I have come to love this time of year. The seasons are starting to change here in Northern Utah, and I am eagerly starting to plant various lettuce, spinach, herb, and vegetable starts from seed. Melons, beets, carrots, leeks, bok choi, cabbage, broccoli, kale, parsley, cilantro, dill, lettuce, and other plants are going in this season. I am looking forward to what this gardening adventure has to bring this year.
Did I mention it is August?
Before you start thinking I missed the boat by about five or six months, I should explain that I am starting my winter garden. I plan on being able to make a delicious, freshly picked veggie salad in the middle of the snowy, sub-zero weather in January! All without using a greenhouse.
Don’t believe me?
This is what my winter garden looked like on the night of December 22nd, 2013:
Looks amazing, right?!
Well ok, you can’t really see the lovely garden in all of its glory until you lift up the cold frames. Those square shaped lumps covered in snow are cold frames, and it is what makes growing all sorts of wonderful things in the snow possible, even when they are completely covered with snow. The plants can actually receive enough light when the cold frame is covered in deep snow and ice, and the chilly covering actually acts as an insulator. Who would have guessed?
Here is a look at some of the plants underneath the cold frames that chilly December night
Last year was my first attempt at winter gardening, and it was surprisingly successful, cheap, and very low maintenance (everything a garden should be, in my humble opinion). The plants did well, some even survived in the snow outside of the cold frames, albeit with slower growth. Garden pests were nonexistent, there were no weeds, and I only had to water about once a month. Life was grand.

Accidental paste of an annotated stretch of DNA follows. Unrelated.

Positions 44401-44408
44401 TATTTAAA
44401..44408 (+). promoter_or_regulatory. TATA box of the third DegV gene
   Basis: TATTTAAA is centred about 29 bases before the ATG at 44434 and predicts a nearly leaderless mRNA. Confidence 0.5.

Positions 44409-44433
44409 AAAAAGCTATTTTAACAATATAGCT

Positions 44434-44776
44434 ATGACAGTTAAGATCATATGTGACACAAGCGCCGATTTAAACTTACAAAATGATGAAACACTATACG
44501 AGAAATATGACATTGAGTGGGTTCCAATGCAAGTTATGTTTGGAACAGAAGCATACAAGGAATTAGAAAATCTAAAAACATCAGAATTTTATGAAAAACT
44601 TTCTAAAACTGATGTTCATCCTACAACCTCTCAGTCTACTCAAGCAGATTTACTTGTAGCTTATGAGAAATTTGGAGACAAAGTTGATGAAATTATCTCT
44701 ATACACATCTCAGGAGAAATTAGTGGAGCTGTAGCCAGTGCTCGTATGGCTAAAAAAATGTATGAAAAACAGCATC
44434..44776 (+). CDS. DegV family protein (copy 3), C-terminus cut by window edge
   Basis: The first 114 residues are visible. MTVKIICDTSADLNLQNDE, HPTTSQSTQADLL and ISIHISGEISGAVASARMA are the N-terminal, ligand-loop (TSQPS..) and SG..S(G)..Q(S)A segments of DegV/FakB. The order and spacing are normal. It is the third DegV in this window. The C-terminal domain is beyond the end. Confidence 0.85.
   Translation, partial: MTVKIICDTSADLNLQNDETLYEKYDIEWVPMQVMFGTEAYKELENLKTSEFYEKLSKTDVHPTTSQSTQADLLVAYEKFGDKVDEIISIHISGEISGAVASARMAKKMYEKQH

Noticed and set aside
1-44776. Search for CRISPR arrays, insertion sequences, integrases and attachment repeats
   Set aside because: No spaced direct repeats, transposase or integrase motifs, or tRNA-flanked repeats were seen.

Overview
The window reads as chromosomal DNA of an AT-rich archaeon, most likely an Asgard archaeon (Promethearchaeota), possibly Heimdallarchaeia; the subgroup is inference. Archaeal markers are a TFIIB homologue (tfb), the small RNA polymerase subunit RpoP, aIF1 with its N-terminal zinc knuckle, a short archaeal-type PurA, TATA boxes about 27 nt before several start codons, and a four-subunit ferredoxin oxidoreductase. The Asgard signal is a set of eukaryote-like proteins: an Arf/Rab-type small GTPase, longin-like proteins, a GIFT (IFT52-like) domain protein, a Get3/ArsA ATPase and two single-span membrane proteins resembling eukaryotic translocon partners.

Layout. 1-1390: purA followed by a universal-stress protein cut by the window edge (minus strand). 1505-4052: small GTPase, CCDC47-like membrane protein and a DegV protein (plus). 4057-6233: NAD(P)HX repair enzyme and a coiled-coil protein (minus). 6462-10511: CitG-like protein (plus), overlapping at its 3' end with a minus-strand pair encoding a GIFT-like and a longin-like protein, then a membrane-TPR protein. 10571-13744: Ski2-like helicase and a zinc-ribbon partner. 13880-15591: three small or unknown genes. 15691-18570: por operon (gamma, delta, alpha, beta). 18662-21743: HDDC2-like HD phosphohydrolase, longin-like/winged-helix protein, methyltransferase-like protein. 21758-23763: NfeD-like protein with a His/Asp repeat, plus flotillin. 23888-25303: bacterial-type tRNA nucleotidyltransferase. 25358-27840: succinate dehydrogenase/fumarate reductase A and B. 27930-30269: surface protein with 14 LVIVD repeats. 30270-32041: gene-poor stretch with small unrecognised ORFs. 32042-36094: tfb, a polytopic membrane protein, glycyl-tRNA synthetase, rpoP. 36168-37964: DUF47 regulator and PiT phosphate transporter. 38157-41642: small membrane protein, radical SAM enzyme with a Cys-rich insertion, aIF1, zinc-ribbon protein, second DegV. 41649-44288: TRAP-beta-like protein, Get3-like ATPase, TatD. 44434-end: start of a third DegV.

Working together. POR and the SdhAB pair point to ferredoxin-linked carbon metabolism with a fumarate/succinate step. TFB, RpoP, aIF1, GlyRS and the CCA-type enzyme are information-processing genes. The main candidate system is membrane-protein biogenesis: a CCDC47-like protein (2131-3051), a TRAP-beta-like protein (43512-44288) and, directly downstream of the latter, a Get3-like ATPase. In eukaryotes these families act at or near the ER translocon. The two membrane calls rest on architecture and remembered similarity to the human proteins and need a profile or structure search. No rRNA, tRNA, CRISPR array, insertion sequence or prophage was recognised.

Here are specifics instructions on how to grow your winter garden in a lovely four-seasons location:
1. Prepare your pre-measured beds. For this I garden in sections that are measured to fit under the cold frames that I am going to use. Make sure to select an area that gets a lot of sun, the more the better. Go ahead and clear any weeds, loosen the soil, and add compost or other soil amendments.
2. Select and start your plants. The best time to start these plants is in late July or very early August, so many of them can get a head start before the cold weather slows their growth. If you start them later, do not worry. I actually did last year. You may just have an early spring crop instead of a winter one. For my winter garden I focus on plants that will tolerate cold weather. Most beet, cabbage, cauliflower, broccoli, brussel sprout, kale, chard, turnip, rutabaga, and spinach varieties will do just fine. Lettuce greens and herbs are a little more finicky—make sure you choose a type that does well in cool weather. I used a Rocky Top Lettuce Salad Mix last year that did very well. Parsley survived, most of the cilantro did not (though it was in a shadier location, I am giving it another try this year). Sadly, basil won’t tolerate the cold.
3. Cold Frames. A great, cheap cold frame consists of two-by-four studs nailed into a rectangle with a polycarbonate plastic lid (greenhouse material). It does not even need to be airtight. Some people use old glass doors or windows propped above the plants by mounds of soil on the sides. However if glass breaks in your garden, it never decomposes so keep that in mind. For taller plants you can build the soil up or stack the frames, but keep them as low as possible to retain heat.
4. When the cold weather and snow comes, cover the plants, water about every three weeks on a warmer winter day, and enjoy!
Growing your own food can be a very economical and easy way to feed yourself and your family healthy, nutritious food. All of the information I have learned about winter gardening has been from this amazing and easy to read book by Caleb Warnock.